Act of Decolonization #9: Read the Marianas Variety
These are some of the clearest and most direct examples I've seen in mainstream print so far, of what the relationship between the US military and Guam is. Not one based on love, loyalty or even the boundaries of citizenship. Its one based on military strategy and geographic location. These are excellent articles and I'm glad that they were covered in the Variety, because if they had been in the PDN, no doubt whoever was writing about it would probably try to use this memo to show how much things have changed, instead of tracing for readers, how very little has changed other than rhetoric.
It is crucial that those interested in truth and justice on Guam, support an opening up and a grassroots growing of the media in Guam, and contesting the control that the PDN has over public opinion and information. This could mean simply supporting its competitor such as The Marianas Variety, by advertising there, buying it, and having your family's announcements placed there. Or it could mean starting up your own media, at whatever scale you can afford. Whether it be blogs, websites, flyers, radio stations or programs or even newspapers.
In the meantime however, print this out on American Flag paper and then share them with EVERYONE!
1945 secret memo reveals US real intention for Guam
By Mar-Vic Cagurangan
Variety News Staff
June 19, 2007
IF THE U.S. government is making military decisions based on its post-war policy for Guam, then the civilian population might not expect too much help from the federal government when 8,000 Marines arrive from Okinawa because the island’s economic development was the least of its concern.
In a secret memo issued on Nov. 21, 1945, Vice Adm. G.D. Murray, then commander of the Marianas Navy Force, stated that “the economic development and administration of relatively few native inhabitants should be subordinate to the real purpose for which those islands are held.”
“Military control of these islands is essential as their military value far outweighs their economic value,” Murray stated in the three-page memo that recommended the Navy’s control of Guam and other western Pacific islands, including American Samoa.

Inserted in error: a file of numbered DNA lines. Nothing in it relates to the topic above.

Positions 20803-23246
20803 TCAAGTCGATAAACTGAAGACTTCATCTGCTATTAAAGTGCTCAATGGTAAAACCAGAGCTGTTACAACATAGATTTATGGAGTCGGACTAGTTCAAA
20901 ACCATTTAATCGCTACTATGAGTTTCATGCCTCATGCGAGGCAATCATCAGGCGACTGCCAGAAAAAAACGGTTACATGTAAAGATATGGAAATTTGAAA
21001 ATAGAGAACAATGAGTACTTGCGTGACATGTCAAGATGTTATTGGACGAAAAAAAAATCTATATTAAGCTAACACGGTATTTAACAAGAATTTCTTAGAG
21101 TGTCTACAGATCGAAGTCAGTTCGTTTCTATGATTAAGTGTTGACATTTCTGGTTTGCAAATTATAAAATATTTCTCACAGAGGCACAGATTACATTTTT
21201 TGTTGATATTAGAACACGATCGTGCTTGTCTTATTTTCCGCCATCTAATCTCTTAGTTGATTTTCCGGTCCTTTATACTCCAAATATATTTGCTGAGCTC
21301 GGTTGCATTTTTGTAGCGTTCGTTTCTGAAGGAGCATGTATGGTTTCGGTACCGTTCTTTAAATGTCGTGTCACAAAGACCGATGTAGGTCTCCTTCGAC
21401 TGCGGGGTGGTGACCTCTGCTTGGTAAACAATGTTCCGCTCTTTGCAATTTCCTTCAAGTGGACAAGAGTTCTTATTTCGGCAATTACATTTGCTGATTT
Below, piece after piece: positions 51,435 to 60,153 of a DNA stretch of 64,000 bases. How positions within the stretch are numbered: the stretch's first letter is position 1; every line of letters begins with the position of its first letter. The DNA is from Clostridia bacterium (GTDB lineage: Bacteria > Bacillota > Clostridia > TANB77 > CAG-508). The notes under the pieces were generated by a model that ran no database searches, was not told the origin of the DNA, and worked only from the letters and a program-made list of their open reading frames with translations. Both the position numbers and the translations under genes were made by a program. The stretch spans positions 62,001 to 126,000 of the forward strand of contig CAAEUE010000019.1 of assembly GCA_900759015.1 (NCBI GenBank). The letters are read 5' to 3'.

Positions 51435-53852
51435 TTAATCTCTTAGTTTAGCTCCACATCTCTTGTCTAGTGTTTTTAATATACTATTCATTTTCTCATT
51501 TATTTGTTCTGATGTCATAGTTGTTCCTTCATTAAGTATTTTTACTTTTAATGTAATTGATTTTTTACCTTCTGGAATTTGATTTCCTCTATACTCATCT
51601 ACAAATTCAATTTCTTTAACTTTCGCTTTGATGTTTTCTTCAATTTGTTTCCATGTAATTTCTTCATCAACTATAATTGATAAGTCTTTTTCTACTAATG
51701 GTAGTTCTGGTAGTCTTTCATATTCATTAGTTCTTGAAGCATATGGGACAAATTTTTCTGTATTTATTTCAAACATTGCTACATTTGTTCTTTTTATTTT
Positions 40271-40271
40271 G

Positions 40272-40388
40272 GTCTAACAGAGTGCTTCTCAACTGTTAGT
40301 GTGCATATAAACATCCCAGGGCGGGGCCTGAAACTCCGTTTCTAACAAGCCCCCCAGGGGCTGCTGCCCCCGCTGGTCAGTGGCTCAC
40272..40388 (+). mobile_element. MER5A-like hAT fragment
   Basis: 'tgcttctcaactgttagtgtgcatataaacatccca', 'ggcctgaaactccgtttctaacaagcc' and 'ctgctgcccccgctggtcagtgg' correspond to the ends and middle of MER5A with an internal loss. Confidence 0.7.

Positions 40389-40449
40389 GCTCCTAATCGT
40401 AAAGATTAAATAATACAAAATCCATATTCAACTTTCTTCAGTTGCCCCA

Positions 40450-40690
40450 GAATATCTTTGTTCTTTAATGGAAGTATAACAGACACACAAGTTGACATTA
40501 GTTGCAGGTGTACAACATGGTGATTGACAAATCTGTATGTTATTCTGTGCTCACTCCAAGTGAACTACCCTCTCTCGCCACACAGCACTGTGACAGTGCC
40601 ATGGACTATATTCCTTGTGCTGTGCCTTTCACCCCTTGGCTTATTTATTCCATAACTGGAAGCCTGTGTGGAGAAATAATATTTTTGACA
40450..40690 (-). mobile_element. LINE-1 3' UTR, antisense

While recognizing Guam’s strategic importance, Murray said the island’s commercial or industrial value and its resources were “of little or no relative importance to the welfare of the United States.”
“From the military stand point,” Murray said, “a contented healthy and loyal native population contributes a strong link in the strength of those lands as bases.”
Murray described the island natives as “simple people, requiring few of our modern luxuries for their welfare and happiness.”
“The characteristics and nature of the majority of inhabitants on these islands are such that the artificial or forced raising of their standard of living to one approaching that of the United States would be detrimental to their best interest and would contribute little to the safety and welfare of the United States,” Murray said.
The U.S. military government on Guam began on June 21, 1898, with the surrender of Spanish troops. By virtue of the Treaty of Peace signed in Paris on Dec. 10, 1898, Spain ceded Guam, along with the Philippines and Puerto Rico, to the U.S.
Guam was invaded by Japan in 1941, and recaptured by the U.S. on July 21, 1944, which is yearly celebrated on island as “Liberation Day.”
Guam’s strategic location, long recognized by the military, remains to be valuable to the U.S. defense system, hence the unabated military expansion on island.
The business sector welcomes the military buildup, which is touted to generate a construction boom, spur business activities and generate thousands of jobs.
With limited infrastructure on Guam, however, local leaders acknowledge that the island is not prepared to accommodate the influx of population that will be transferred from Okinawa.